Just witness the public experience of the pundits or the private conflicts with the neighbor next door, and you'll see confirmation that anger doesn't diffuse rage, and disrespect can't promote tolerance. So why do so many of us get angry at other people's anger and condemn those who claim to judge us? The temptation to join the fray is so strong, in part because we wonder "what else can you do when everything is getting worse." But doing so simply confirms what we fear ... and things do get worse.

There's got to be another strategy. Just as water douses fire, and wet conditions prevent re-ignition, we've got to use ethics to create the conditions that promote civil society. This is a time for firmness, and fairness, for confidence and the demonstration of constructive behavior. Patience is the best antidote for anger -- not the kind of patience that enables someone else's rage, but the kind of internal patience that allows us to control our own anger and offer an effective response.

Anger, like other strong emotions such as terror or hatred, tends to be catchy. It doesn't have to be contagious, and cultivating self-awareness and self-control is the best prophylaxis. By holding steady and emotionally stable, in the midst of instability and rampaging emotions, we can change current conditions. Rather than fighting (and fueling) nascent anger, let's put our energy into creativity and service to society and the world. Rage is all about the person who becomes it, and rather than empower that person and reward bad behavior, we can consciously choose to put our energy into focusing on the public good.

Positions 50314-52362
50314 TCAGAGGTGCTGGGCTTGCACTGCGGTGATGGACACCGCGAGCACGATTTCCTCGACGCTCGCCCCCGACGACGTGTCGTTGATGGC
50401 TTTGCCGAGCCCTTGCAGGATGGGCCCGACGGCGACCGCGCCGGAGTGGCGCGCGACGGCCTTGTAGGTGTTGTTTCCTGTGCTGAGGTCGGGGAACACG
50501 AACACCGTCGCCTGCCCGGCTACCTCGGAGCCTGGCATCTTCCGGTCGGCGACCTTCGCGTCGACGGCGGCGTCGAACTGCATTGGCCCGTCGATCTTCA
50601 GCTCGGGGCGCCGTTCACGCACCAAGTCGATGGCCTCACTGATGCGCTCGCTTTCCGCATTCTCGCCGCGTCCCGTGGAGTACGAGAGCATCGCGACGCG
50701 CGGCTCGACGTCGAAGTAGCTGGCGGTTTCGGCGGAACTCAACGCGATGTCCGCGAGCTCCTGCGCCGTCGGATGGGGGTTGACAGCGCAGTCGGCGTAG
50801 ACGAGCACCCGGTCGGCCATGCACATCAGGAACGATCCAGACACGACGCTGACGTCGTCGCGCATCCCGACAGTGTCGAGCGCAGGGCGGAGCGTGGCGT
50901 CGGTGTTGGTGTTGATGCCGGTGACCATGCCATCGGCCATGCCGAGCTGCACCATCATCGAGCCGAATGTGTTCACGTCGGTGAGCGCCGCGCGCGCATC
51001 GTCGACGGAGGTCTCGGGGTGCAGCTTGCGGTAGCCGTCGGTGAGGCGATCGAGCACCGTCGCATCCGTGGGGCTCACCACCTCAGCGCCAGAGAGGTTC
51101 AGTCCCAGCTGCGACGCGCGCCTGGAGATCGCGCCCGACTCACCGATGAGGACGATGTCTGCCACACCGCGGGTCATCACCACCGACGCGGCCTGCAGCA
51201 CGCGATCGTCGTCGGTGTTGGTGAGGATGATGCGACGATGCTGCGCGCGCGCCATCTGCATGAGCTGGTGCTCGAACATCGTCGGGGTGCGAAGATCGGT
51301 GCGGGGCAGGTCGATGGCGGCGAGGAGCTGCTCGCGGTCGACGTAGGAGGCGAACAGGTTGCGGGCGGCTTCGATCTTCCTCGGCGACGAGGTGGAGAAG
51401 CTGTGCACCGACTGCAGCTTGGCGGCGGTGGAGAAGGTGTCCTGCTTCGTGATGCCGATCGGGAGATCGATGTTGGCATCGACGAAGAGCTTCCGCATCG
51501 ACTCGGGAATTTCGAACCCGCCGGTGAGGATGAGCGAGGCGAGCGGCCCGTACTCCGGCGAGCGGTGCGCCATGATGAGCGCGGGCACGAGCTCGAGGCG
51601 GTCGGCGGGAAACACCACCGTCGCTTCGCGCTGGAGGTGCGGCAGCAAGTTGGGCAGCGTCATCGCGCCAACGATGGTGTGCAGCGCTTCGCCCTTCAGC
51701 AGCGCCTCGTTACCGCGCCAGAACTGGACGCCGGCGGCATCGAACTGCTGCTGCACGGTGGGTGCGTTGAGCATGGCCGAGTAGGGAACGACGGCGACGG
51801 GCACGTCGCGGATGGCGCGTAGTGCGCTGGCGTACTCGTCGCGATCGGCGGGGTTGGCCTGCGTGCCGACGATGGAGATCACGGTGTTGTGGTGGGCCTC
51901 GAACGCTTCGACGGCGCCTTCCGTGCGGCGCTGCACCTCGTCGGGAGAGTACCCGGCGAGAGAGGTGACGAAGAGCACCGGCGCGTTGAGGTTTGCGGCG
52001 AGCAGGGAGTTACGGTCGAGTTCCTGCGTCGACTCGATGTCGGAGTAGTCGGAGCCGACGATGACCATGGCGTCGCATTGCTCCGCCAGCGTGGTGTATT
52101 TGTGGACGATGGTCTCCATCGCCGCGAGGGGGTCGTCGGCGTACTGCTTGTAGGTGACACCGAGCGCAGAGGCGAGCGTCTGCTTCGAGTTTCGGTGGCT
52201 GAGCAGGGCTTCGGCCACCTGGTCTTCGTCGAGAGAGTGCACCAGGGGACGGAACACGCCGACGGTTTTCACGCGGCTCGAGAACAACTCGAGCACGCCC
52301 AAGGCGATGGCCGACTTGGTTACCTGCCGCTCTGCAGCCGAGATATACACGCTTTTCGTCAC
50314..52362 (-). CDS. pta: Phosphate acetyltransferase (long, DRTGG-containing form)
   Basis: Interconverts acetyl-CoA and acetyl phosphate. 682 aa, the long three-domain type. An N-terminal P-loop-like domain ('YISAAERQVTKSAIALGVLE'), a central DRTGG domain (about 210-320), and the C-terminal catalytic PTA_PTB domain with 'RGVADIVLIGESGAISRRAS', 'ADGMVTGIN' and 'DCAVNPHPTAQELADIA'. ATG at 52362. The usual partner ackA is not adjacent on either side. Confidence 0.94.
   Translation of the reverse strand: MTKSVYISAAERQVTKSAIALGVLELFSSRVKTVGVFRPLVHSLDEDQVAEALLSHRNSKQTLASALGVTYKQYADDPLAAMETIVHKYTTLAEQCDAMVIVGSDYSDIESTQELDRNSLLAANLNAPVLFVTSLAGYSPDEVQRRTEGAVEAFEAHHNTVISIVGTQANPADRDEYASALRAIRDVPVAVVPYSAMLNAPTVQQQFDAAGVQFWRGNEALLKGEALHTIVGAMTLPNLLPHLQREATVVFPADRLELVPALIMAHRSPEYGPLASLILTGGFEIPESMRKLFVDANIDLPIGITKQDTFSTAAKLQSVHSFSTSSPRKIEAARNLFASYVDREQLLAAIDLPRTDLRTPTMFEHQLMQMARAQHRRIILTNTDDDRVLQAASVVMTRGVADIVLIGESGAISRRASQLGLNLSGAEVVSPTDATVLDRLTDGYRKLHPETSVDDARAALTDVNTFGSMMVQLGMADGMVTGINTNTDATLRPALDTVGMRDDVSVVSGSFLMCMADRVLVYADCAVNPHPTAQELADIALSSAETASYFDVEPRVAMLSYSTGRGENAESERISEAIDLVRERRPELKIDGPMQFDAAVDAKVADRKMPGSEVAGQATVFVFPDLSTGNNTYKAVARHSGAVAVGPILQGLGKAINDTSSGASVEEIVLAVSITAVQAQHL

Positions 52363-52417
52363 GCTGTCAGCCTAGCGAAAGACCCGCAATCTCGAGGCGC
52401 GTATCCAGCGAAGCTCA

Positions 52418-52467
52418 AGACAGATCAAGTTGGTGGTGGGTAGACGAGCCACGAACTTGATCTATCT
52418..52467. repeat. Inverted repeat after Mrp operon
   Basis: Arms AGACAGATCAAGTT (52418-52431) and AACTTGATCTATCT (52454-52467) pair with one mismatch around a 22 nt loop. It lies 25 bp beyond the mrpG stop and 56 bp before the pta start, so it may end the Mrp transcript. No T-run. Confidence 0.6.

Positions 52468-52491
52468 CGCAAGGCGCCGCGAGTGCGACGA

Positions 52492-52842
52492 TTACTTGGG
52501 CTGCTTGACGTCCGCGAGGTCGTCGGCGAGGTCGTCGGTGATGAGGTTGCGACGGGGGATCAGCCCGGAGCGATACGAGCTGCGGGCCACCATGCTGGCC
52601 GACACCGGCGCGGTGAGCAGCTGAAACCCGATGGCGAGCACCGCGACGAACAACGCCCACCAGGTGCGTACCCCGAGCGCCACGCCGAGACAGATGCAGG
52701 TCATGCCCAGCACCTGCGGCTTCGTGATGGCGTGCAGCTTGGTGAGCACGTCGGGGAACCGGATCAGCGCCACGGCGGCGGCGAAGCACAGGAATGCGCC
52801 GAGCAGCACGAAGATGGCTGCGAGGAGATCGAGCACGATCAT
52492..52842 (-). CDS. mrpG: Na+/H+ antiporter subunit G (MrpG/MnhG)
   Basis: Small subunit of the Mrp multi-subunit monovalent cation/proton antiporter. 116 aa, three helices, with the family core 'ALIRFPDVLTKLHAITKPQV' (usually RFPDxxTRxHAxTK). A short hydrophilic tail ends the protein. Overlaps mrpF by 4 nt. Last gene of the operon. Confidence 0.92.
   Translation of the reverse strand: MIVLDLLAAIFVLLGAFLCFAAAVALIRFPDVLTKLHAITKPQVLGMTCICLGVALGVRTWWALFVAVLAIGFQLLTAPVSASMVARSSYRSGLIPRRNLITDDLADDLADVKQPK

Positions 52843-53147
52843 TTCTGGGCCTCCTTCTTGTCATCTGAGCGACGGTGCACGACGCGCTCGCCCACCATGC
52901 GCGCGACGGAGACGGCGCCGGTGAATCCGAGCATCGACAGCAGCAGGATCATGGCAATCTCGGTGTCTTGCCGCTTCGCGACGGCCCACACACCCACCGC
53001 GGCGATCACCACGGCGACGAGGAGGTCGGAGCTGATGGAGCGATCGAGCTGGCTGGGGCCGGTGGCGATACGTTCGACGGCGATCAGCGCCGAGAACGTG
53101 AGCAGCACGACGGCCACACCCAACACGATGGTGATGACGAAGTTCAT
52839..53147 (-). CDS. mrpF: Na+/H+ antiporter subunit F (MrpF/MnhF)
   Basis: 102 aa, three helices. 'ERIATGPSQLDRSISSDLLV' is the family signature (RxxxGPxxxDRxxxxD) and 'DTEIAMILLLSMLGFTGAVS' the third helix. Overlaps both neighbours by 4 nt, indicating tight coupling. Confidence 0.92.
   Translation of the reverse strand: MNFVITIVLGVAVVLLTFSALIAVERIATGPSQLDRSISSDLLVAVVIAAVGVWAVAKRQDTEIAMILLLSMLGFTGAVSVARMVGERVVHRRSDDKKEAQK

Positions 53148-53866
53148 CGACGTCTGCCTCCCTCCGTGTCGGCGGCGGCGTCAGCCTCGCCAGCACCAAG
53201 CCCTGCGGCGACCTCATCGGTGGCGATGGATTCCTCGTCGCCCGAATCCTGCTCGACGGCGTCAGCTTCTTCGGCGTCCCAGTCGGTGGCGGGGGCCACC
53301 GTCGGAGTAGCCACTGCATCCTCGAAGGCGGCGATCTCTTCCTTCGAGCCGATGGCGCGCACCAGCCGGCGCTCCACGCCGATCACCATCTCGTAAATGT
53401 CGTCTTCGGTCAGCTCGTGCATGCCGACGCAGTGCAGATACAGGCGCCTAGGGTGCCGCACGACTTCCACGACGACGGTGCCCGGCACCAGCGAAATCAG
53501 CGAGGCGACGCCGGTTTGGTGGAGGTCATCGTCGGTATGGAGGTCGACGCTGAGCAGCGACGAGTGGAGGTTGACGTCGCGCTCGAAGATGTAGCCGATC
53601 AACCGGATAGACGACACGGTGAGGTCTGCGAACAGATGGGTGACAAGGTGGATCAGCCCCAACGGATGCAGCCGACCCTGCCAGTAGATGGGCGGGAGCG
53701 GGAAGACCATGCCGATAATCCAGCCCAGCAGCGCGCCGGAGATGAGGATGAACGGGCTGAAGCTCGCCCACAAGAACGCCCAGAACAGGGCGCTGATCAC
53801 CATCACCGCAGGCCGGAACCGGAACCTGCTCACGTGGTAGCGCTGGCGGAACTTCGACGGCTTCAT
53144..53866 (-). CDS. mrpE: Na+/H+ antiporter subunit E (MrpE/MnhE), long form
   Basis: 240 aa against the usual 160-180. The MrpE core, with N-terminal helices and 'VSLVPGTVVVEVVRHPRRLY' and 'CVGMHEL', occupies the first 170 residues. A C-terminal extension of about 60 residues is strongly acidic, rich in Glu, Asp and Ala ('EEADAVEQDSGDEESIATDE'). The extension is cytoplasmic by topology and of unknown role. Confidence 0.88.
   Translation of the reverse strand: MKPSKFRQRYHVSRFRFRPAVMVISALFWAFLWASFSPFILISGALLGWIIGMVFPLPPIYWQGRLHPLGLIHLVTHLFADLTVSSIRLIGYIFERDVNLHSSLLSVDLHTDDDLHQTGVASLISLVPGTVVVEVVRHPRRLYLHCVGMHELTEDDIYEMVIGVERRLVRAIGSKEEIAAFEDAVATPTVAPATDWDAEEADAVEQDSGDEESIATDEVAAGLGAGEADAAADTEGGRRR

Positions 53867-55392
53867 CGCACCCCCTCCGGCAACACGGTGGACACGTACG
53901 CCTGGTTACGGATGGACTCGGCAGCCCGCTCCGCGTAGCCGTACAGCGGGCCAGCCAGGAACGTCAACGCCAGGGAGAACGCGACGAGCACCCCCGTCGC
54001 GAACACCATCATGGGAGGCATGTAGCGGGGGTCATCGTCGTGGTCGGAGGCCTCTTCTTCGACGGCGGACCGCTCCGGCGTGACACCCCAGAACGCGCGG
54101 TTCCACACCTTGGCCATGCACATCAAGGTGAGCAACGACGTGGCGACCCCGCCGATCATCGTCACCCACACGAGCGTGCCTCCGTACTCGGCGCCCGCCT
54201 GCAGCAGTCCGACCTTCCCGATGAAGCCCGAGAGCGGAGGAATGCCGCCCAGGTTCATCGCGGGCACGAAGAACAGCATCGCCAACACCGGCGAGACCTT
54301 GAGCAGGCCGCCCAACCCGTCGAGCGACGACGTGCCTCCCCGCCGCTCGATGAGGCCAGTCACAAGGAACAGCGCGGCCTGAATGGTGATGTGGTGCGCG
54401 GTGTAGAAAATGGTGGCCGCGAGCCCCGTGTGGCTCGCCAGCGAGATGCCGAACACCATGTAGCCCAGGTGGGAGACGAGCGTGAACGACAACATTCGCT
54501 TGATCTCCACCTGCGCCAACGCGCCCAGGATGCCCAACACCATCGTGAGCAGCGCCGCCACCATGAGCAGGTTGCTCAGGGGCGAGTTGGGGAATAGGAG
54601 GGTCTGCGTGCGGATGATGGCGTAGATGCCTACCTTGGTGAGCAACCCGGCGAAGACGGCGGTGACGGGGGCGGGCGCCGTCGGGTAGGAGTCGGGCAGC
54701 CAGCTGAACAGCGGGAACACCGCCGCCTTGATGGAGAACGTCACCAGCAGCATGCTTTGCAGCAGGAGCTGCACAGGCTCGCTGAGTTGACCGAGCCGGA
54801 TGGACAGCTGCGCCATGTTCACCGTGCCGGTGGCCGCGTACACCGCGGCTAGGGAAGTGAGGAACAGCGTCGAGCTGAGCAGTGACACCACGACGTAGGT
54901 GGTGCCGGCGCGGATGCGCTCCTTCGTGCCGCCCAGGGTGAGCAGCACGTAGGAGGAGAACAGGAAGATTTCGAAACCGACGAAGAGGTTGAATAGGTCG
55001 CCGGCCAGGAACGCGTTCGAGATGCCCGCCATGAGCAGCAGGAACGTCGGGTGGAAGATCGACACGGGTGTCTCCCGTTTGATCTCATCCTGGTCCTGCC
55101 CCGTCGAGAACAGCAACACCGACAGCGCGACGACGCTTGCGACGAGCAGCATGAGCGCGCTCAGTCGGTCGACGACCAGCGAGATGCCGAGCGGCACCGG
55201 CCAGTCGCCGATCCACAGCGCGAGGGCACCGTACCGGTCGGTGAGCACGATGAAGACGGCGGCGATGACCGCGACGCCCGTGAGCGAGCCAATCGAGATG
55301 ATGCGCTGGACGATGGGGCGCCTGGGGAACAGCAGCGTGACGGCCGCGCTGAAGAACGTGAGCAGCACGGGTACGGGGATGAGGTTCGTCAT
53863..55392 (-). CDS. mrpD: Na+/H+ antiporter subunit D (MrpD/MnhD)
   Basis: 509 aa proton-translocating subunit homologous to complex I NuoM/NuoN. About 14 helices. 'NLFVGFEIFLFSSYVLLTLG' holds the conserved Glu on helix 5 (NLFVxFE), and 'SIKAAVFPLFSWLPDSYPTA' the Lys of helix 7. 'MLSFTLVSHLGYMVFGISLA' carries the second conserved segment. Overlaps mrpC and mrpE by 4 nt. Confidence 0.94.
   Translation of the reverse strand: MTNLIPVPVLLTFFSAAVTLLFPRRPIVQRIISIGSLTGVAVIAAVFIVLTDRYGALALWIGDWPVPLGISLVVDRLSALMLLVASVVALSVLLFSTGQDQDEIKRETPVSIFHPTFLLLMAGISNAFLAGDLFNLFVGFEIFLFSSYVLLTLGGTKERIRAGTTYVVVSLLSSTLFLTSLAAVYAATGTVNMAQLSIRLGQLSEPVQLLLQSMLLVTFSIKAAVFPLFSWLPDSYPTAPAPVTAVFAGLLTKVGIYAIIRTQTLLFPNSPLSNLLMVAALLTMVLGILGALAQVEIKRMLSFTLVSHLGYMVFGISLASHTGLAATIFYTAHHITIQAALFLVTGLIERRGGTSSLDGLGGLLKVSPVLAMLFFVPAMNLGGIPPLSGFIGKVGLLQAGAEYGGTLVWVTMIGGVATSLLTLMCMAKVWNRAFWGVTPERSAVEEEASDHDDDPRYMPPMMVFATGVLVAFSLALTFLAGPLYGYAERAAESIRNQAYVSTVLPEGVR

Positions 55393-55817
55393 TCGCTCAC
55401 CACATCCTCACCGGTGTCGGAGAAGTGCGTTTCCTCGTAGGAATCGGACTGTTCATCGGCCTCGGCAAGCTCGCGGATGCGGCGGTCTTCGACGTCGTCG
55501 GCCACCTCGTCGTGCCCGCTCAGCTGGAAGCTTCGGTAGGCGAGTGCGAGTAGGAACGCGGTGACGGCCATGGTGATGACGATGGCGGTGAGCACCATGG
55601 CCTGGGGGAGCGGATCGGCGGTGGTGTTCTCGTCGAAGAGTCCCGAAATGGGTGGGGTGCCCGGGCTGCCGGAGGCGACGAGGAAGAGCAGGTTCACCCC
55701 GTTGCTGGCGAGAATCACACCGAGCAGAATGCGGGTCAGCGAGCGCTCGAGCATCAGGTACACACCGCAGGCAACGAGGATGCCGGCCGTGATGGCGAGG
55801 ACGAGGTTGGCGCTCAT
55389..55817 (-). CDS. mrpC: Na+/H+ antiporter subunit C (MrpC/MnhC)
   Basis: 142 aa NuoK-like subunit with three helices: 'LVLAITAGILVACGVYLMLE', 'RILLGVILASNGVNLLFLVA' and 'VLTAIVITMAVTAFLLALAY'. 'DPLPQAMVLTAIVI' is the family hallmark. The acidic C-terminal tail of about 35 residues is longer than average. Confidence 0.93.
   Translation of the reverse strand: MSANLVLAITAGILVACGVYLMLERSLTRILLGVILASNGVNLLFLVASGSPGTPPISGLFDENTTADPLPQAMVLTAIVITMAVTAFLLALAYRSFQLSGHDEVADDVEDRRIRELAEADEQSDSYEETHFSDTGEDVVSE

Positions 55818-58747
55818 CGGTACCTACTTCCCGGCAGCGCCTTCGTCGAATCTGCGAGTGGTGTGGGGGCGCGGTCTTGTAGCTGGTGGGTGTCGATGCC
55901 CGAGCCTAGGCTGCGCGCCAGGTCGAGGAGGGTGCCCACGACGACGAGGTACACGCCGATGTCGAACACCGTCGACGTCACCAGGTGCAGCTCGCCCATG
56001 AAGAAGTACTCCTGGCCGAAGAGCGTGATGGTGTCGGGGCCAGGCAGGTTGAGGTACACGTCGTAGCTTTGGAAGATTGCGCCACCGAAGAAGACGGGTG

When tired young children tantrum, experienced parents do well to stay calm and acknowledge the situation. They might say, "We see you are feeling really mad," and then explain firmly, patiently and gently what comes next -- something like, "We're going into the other room, and we can discuss things when you've calmed down." And then, they do what they said, and leave the room to focus on something else while waiting for the conditions that foster constructive communication. Parenting is challenging, most of us make many mistakes and try to learn from them for the future. But, woe to parents who repeatedly yell at their kid's raging, because the tantrums inevitably involve both parties. And woe to parents who always give in, because rewarding unmanaged emotion creates bad habits in children and set dangerous precedents for our future.